Hidden Rooms Found in King Tut's Tomb
Nefertiti may lie within, expert believes
By Newser Editors and Wire Services
Posted Mar 17, 2016 5:02 AM CDT
Updated Mar 17, 2016 6:33 AM CDT
The gold mask of King Tutankhamun is displayed in its glass case in the Egyptian Museum in Cairo.   (AP Photo/Nariman El-Mofty)
camera-icon View 2 more images

(Newser) – King Tutankhamun's tomb was discovered in 1922, and nearly 100 years later, it may be giving up a millennia-old secret: Analysis of radar scans of his burial chamber carried out in November have revealed two hidden rooms, Egypt's antiquities minister Mamdouh El-Damaty announced in a Thursday news conference. Further, the scans indicate the presence of metal and organic materials. A new scan will take place on March 31, NBC News reports, with CNN explaining that the subsequent test will reveal the dimensions of the rooms and the thickness of the walls, which will allow Egypt to plan a way forward. British archaeologist Nicolas Reeves in August theorized that the remains of Queen Nefertiti might be inside, and National Geographic fills in the timeline:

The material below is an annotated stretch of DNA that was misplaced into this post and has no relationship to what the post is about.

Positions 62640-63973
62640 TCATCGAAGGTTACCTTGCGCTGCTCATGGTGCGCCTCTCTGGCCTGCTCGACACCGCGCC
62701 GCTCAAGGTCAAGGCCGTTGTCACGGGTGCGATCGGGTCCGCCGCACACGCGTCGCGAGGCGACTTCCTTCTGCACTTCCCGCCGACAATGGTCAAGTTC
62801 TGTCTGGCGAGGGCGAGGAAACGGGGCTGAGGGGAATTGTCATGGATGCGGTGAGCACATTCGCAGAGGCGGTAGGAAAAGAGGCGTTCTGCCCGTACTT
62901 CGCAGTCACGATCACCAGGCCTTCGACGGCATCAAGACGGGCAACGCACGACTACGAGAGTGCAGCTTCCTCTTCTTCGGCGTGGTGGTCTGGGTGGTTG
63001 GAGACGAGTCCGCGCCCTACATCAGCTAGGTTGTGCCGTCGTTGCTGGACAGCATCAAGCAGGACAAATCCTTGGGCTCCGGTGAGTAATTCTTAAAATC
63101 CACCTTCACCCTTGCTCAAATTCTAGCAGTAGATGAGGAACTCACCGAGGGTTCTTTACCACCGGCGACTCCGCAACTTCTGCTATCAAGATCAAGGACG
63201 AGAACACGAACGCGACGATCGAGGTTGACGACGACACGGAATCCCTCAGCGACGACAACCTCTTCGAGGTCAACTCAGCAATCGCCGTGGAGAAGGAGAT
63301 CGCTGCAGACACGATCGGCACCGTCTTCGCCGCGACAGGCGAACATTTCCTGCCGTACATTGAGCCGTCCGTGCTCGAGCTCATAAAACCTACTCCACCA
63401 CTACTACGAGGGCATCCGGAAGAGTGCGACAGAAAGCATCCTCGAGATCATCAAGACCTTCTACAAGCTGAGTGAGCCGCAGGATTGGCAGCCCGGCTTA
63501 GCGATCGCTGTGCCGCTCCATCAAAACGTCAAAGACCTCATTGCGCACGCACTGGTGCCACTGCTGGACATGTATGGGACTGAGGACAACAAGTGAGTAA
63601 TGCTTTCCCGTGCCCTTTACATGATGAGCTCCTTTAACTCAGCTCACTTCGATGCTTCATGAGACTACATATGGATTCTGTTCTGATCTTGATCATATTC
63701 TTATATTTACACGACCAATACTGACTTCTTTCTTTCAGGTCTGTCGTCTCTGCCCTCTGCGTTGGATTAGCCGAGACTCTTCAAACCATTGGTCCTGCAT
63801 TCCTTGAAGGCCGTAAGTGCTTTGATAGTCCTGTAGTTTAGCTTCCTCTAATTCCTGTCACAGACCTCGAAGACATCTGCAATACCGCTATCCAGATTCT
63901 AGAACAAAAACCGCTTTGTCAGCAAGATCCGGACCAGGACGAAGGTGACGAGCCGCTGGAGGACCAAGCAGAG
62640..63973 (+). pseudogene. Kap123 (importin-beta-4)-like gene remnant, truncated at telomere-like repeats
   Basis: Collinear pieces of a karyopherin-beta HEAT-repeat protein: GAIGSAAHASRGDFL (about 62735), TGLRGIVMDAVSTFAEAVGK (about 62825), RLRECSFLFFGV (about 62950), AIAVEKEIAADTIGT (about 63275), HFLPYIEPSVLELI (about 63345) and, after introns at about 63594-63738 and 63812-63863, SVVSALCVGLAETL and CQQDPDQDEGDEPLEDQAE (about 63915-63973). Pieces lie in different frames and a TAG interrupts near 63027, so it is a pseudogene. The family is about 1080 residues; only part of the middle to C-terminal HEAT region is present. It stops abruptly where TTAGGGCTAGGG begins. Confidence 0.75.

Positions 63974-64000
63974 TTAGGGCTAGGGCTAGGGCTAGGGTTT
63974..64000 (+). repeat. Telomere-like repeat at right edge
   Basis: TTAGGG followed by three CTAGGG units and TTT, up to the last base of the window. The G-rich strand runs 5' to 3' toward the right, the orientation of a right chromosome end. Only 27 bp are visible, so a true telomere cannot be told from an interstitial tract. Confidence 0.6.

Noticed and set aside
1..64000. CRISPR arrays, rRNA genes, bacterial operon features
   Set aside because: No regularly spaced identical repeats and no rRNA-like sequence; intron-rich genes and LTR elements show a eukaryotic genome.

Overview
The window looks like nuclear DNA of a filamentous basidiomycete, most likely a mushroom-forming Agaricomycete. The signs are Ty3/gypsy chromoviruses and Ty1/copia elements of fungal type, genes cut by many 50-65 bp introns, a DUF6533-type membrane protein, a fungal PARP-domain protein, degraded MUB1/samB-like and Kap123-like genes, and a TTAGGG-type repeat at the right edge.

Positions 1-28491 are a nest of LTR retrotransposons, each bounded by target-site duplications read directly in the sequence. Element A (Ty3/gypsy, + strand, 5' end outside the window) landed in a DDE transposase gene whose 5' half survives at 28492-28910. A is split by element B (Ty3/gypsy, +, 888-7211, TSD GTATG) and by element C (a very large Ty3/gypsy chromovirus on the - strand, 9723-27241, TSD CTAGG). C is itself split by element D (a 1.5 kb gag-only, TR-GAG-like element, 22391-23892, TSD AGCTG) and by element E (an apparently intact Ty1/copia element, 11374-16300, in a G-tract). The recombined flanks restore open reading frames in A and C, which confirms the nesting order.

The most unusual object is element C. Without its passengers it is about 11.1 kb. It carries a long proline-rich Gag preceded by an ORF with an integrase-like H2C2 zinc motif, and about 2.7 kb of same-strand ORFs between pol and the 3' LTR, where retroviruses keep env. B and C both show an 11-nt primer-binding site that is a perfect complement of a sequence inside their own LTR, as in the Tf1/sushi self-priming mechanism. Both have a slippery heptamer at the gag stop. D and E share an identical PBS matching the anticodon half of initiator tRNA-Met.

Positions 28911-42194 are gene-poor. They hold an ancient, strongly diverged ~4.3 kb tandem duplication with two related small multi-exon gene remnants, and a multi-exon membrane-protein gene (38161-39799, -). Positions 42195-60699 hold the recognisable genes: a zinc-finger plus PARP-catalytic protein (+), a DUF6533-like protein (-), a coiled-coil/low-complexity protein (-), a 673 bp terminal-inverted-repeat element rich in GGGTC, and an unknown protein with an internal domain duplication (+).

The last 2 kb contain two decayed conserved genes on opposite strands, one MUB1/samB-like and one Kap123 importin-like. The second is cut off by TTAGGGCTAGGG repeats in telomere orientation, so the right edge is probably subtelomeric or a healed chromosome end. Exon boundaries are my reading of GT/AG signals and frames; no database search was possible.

Egypt allowed Reeves and radar expert Hirokatsu Watanabe to scan Tut's tomb over two nights in November; the scans did suggest the presence of a chamber on the north side, with El-Damaty saying at the time he was 90% certain of the existence of one room. But Watanabe had not completed a full analysis of the scans then. Now he has, hence El-Damaty's Thursday announcement and the revelation of a chamber on the west wall as well. CNN explains that the size of Tut's tomb seems inappropriately small considering his importance, with Reeves suggesting the king was placed in a hastily constructed extension of a tomb intended for a queen upon his death at 17. The AP reports El-Damaty thinks the new chambers could contain a royal tomb, but he wouldn't speculate on Nefertiti—who was one of the wives of Tut's father but is not believed to be Tut's mother. Read more on Reeves' theory here.